Fritz was so proud when his son came home to visit.  He’d brought his new weapon with him.  It was a Krag-Jorgensen carbine, firing a .30 caliber bullet, using smokeless powder.  It allowed for higher velocities with the smaller projectile.  And the Army finally trusted it’s troopers with a repeating arm; it was a bolt action rifle with five rounds in the magazine.  Fritz noted there was still a magazine cutoff…some things never change.  

As he scrubbed the bore, Fritz thought about all his old friends, and wondered where they were, and what they were doing…   

Offline medic15al

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Re: Old Guns
« Reply #1 on: June 05, 2020, 12:35:48 PM »
Now this is a good story. Keep up the great work!
Pacem in corde meo, Mors de guns

Offline pony express

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Re: Old Guns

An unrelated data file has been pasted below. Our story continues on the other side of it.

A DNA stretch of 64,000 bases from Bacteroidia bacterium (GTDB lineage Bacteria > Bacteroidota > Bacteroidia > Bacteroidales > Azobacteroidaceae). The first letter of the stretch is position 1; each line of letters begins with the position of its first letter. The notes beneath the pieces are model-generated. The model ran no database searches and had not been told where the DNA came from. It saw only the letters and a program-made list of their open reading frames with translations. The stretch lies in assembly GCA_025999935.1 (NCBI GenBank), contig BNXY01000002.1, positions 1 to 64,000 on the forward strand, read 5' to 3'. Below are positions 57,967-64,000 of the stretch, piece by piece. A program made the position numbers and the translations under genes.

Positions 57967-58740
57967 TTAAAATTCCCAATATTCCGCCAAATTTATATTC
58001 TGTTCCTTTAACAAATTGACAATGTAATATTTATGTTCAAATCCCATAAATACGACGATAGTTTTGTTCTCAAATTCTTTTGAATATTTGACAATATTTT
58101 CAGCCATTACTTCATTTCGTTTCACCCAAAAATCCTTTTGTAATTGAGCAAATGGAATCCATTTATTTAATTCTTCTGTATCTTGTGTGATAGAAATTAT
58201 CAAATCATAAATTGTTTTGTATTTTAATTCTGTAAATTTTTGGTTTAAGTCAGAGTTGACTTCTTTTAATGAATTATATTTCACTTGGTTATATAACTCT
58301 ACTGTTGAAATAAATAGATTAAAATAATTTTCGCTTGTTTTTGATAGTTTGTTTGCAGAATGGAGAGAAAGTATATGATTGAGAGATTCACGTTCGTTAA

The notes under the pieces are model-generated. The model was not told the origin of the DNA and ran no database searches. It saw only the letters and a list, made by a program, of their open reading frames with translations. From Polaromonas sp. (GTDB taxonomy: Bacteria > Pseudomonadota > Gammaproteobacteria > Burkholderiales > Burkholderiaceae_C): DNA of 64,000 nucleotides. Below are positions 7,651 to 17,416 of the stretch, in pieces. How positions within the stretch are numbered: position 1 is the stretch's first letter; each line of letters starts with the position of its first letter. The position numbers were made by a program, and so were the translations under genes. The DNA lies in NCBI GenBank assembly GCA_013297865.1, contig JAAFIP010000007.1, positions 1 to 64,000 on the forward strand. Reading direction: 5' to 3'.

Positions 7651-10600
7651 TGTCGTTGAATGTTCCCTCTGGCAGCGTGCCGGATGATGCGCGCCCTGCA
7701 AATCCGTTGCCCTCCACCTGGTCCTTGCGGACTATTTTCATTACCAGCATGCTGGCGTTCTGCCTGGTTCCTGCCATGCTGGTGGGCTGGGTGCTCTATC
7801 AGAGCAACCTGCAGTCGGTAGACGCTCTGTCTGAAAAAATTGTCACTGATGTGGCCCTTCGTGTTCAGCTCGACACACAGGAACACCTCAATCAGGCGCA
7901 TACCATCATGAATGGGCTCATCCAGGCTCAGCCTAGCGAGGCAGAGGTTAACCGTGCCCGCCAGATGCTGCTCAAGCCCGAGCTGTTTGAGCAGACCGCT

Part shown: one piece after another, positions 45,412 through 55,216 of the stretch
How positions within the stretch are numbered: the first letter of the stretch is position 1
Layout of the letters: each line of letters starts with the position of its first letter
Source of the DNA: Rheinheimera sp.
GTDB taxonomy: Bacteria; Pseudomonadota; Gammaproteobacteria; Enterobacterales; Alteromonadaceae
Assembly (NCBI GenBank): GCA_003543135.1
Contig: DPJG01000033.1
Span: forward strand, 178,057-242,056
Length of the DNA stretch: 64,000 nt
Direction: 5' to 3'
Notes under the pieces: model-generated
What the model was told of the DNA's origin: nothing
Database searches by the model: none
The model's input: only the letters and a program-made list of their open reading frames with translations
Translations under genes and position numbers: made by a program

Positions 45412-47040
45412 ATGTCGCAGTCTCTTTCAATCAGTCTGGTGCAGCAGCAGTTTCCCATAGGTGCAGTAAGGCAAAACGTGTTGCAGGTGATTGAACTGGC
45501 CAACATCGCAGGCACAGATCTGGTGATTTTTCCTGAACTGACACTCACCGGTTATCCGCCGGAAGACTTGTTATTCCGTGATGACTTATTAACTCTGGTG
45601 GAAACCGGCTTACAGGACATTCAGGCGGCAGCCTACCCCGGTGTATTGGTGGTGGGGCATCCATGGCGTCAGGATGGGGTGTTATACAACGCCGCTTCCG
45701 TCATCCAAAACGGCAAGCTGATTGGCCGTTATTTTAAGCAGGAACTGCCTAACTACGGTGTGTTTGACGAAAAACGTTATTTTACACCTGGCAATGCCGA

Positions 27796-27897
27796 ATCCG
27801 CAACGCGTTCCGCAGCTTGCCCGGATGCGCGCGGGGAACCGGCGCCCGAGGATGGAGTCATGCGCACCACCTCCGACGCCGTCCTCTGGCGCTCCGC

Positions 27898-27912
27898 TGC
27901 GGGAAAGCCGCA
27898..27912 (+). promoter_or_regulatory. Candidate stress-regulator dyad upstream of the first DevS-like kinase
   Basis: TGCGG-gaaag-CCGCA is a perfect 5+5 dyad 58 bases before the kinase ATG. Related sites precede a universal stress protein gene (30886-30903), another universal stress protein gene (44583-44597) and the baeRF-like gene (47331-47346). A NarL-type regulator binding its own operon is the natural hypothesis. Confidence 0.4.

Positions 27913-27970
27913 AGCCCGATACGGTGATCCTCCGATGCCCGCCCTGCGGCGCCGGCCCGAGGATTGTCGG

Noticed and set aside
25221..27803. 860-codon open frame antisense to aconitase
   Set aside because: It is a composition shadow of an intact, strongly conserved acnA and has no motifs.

« Reply #2 on: June 05, 2020, 03:20:18 PM »
Hey, Fritz! been a long time since you were at Ft Leonard Wood, and shooting with C.O.W.S. Glad to see you back here.

Offline 1stSgt Fritz King

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Re: Old Guns
« Reply #3 on: June 06, 2020, 11:12:42 AM »
The bore had some light surface rust, but some judicious scrubbing with a shotgun brush took care of that.  An inspection with a mirror and a lamp revealed strong rifling with no pits.  He removed the rear peep sight, ran an oiled patch down the bore and set the barrel aside. 

Fritz noticed the sear was polished, but all the other lock parts were blued.  He ran a finger over the edge and felt a burr.  “Someone’s been messing with you I see,” Fritz whispered.  He stoned the edge of the sear until it was smooth.  Someone had tried to lighten the trigger pull by filing the sear.  They didn’t understand that this was a military arm, not a sporting rifle.  It had to be reliable.  It had to fire every time.  Fritz re-blued the sear and wiped it down.

Fritz scrubbed all the metal parts with fine steel wool and alcohol.  Ella had brewed him a large jug just for that purpose.  He thought about his “battlefield angel” and smiled.  He hoped she was well.  He also wiped the grime off the stock with alcohol and clean rags.  Once dry, he hand rubbed linseed oil into the stock and set it aside.